EU Halts Advertising On X Due To Disinformation, Hate Speech

European Union Takes a Stand Against Social Media's Content Crisis by Pausing Ads on X

The European Union has taken a decisive step to address the growing concerns over disinformation and hate speech on social media platforms by instructing its services to cease advertising on X, formerly known as Twitter.

EU Halts Advertising On X Due To Disinformation, Hate Speech

This move follows a surge in problematic content that has raised alarms within the European Commission.

Johannes Bahrke, the spokesperson for the European Commission, officially announced this decision. In his statement, he expressed deep concern about the recent upswing in disinformation and hate speech across various social media platforms, with X being particularly affected.

Bahrke stated, “We have seen an alarming increase in disinformation and hate speech on several social media platforms in recent weeks, and X is certainly quite affected. We have therefore advised services to refrain from advertising, at this stage, on the concerned social media platforms, where we have concerns that our content appears in an inappropriate context.”

However, it is important to note that the European Union’s directive is primarily targeted at advertising and does not signify the abandonment of the platform by European Union accounts. The goal is to address the issue of ads appearing alongside inappropriate content while maintaining an active presence on X.

The European Commission’s decision comes shortly after it initiated a separate investigation into X last month to ascertain whether the platform allowed the spread of disinformation related to the Israel-Gaza conflict. This investigation is one of several launched by the European Union as part of its efforts to enforce the new Digital Services Act (DSA).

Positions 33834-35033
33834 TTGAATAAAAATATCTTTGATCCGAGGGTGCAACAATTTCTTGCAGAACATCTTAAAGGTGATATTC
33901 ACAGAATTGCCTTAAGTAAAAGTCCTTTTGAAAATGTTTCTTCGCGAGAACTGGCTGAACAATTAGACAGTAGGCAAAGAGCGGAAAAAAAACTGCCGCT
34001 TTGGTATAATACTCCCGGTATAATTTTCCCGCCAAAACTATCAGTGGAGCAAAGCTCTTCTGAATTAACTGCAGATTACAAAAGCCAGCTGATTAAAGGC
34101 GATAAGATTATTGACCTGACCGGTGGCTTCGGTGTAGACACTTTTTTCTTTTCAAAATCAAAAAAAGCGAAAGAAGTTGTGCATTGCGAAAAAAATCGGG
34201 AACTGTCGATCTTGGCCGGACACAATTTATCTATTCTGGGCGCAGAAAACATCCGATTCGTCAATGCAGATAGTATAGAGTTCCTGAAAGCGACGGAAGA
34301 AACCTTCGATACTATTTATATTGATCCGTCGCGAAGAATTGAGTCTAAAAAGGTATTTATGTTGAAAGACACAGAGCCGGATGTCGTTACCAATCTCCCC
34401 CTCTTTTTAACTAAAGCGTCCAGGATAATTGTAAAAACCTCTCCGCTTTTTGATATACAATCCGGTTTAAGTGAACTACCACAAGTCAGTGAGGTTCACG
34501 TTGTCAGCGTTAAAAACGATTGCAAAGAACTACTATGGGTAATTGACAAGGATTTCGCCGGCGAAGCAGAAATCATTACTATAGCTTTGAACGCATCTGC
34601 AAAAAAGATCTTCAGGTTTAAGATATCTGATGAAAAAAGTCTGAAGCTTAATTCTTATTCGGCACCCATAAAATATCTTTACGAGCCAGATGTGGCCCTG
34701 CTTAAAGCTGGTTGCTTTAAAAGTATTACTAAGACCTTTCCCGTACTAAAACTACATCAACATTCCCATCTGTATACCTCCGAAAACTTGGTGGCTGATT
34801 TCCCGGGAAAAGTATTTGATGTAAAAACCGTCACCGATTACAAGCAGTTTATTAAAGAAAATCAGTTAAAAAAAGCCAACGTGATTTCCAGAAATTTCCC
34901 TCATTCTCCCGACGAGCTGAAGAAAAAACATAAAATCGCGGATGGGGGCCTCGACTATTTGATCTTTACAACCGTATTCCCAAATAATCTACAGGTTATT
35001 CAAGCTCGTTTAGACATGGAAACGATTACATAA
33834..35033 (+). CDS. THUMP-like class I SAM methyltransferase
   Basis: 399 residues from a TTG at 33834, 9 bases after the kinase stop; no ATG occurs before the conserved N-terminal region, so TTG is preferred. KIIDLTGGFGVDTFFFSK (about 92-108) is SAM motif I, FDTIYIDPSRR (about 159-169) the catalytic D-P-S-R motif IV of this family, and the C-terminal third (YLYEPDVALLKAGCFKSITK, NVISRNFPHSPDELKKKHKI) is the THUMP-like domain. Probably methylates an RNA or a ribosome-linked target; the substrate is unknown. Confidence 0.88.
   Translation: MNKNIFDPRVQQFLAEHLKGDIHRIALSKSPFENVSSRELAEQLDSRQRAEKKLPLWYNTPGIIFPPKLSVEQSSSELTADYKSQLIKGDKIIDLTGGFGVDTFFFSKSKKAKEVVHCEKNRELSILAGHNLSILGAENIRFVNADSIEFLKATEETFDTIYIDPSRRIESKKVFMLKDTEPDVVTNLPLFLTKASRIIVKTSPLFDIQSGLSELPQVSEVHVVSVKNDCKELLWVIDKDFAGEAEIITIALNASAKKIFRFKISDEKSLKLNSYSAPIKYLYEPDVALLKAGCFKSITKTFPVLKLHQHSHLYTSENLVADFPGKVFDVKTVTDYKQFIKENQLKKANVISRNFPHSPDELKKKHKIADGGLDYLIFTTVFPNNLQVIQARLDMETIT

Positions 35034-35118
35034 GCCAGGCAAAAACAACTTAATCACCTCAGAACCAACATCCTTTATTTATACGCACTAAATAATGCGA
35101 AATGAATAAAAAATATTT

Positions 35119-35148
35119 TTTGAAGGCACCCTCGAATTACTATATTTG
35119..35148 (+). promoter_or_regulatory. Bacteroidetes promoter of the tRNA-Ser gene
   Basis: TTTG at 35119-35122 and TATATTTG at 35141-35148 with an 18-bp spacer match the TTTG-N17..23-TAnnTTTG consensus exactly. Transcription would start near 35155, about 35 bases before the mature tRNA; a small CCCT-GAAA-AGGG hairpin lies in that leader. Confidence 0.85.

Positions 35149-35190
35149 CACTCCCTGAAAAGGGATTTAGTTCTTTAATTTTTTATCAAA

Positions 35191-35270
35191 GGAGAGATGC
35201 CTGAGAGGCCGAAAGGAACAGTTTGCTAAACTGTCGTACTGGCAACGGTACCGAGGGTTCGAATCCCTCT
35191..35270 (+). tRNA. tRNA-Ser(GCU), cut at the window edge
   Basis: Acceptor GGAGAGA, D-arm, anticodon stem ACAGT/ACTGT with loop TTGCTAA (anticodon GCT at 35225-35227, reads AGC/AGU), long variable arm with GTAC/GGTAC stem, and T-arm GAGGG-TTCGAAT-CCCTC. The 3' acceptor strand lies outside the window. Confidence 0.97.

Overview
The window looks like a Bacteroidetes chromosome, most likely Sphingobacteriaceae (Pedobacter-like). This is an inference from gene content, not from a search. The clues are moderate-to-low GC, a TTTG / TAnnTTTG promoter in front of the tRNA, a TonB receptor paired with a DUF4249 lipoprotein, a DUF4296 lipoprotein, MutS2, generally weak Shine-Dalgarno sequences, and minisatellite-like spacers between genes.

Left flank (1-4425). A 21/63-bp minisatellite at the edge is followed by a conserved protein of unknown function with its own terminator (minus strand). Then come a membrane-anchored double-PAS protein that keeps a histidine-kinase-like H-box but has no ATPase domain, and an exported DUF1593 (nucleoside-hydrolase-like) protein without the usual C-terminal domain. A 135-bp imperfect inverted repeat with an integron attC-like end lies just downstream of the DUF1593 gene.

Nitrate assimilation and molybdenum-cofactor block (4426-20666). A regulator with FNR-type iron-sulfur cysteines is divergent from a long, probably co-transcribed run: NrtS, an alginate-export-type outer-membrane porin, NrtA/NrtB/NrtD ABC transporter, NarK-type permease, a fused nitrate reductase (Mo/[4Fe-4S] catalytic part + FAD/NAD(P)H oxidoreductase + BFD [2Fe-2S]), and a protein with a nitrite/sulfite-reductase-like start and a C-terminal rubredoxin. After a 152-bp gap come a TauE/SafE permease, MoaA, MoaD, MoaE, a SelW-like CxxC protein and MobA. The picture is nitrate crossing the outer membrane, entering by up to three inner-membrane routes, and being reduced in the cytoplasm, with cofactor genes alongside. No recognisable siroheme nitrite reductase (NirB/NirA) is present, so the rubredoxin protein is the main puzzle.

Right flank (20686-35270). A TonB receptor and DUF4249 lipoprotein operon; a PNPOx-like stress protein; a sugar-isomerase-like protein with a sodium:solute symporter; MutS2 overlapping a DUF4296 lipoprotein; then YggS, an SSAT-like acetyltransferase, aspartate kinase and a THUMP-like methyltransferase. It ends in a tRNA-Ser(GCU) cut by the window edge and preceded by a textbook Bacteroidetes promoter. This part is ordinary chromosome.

The DSA places significant responsibilities on internet giants to combat and remove content deemed illegal, including disinformation and hate speech.

Furthermore, the European Commission’s move follows recent scrutiny over its alleged use of targeted advertising on X to promote proposed legislation aimed at compelling messaging platforms and services to detect and report images of child abuse. EU Home Affairs Commissioner Ylva Johansson admitted last month that this advertising campaign may have violated the bloc’s own regulations.

The European Union’s decision to halt advertising on X underscores the growing global concern over the role of social media platforms in the dissemination of harmful content. As the European Commission takes these steps to combat disinformation and hate speech, it remains to be seen how other regulatory bodies and tech giants will respond to the evolving challenges posed by online content moderation.

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